Libby Casey to host live July 16; Special streams to include “Playing Games with Politicians”

The Washington Post today announced it has launched a channel on Twitch, the live streaming service for gamers and their many interests, creating a space for civil discourse on issues of the day and a fun entry into news. The Post’s planned programming will include live event coverage hosted by The Post’s Libby Casey and a series hosted by Post Political Reporter Dave Weigel called “Playing Games with Politicians.” Followers can subscribe to the new channel by visiting https://www.twitch.tv/washingtonpost.

“Our first streaming experiment on Twitch was for Mark Zuckerberg’s testimony on Capitol Hill, and the real-time conversations and engagement showed us there was interest in news and analysis on the service,” said Phoebe Connelly, deputy director of video at The Washington Post. “We are excited to explore other video storytelling opportunities and share our political expertise with this vibrant community.”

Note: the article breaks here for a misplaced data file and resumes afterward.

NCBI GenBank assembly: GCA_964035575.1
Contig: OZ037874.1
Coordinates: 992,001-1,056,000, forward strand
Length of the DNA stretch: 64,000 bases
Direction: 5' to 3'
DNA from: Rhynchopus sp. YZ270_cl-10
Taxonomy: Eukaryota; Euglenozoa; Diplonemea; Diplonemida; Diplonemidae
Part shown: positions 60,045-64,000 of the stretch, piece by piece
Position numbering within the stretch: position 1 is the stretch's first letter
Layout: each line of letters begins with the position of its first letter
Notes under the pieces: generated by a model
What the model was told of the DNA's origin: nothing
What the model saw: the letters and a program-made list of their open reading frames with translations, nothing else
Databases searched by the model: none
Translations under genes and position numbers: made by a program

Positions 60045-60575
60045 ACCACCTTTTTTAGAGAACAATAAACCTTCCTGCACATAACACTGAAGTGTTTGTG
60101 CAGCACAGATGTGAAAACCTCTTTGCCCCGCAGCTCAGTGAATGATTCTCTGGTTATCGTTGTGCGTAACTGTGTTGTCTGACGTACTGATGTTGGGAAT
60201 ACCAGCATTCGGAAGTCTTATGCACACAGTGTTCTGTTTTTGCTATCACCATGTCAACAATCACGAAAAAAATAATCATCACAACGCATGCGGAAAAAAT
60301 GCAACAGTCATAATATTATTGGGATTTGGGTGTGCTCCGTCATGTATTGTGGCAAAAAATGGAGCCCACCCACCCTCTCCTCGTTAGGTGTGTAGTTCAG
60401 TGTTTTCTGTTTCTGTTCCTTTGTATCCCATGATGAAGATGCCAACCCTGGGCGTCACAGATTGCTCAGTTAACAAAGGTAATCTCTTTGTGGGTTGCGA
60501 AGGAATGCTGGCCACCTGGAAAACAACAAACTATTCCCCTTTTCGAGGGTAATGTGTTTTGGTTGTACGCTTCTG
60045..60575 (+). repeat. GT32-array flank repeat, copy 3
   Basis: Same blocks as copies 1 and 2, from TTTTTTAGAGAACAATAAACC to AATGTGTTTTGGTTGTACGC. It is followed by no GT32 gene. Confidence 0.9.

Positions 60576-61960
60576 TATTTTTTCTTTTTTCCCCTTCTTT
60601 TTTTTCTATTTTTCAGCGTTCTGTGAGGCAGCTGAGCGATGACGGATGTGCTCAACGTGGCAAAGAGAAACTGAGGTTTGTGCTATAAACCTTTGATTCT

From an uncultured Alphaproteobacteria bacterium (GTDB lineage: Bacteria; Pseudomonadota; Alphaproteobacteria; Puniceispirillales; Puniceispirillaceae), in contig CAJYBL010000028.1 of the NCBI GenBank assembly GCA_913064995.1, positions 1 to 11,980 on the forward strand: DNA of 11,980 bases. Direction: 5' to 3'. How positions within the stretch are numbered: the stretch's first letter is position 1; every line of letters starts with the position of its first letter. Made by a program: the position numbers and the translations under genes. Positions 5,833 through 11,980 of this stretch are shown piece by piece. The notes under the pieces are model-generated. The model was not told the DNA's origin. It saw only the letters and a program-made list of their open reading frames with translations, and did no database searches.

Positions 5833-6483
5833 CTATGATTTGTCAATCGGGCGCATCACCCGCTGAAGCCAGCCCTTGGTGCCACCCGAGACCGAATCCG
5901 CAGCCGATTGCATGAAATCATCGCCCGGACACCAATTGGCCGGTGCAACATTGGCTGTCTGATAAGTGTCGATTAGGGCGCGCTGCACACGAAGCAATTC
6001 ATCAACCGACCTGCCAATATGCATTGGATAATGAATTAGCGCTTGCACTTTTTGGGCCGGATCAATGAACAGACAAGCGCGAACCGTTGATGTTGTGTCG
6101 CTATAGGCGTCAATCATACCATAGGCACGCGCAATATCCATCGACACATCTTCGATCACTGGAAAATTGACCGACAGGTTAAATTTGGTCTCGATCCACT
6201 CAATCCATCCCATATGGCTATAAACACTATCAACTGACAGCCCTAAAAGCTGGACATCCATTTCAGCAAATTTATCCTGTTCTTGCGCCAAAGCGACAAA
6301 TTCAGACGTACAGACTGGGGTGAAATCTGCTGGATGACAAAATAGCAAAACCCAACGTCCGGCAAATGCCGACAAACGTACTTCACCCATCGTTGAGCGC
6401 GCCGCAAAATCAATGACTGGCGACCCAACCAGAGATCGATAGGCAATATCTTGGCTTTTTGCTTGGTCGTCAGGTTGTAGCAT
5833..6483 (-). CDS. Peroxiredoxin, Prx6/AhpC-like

The Post will regularly stream live coverage of must-watch news and political events. On July 16 at 10am, Casey will host the first live stream when President Donald Trump and Russian President Vladimir Putin meet for their first bilateral summit. White House Reporter David Nakamura and Audience Editor Gene Park will join Casey as they help readers understand the context and significance of the day’s news.

In “Playing Games with Politicians,” Weigel will interview prominent politicians while they play a video game. Over the course of a 30-60 minute live stream, users can follow along as the two discuss what’s happening on Capitol Hill and in the headlines and take questions while engaging in a game. The first season will feature Sen. Cory Booker (D-N.J.), Rep. Suzan DelBene (D-Wash.) and Rep. Matt Gaetz (R-Fla.).

The Post first debuted on Twitch in April with more than ten hours of programming that featured live streams of the Zuckerberg hearings and pre- and post-show analysis each day by Post reporters covering technology and Congress.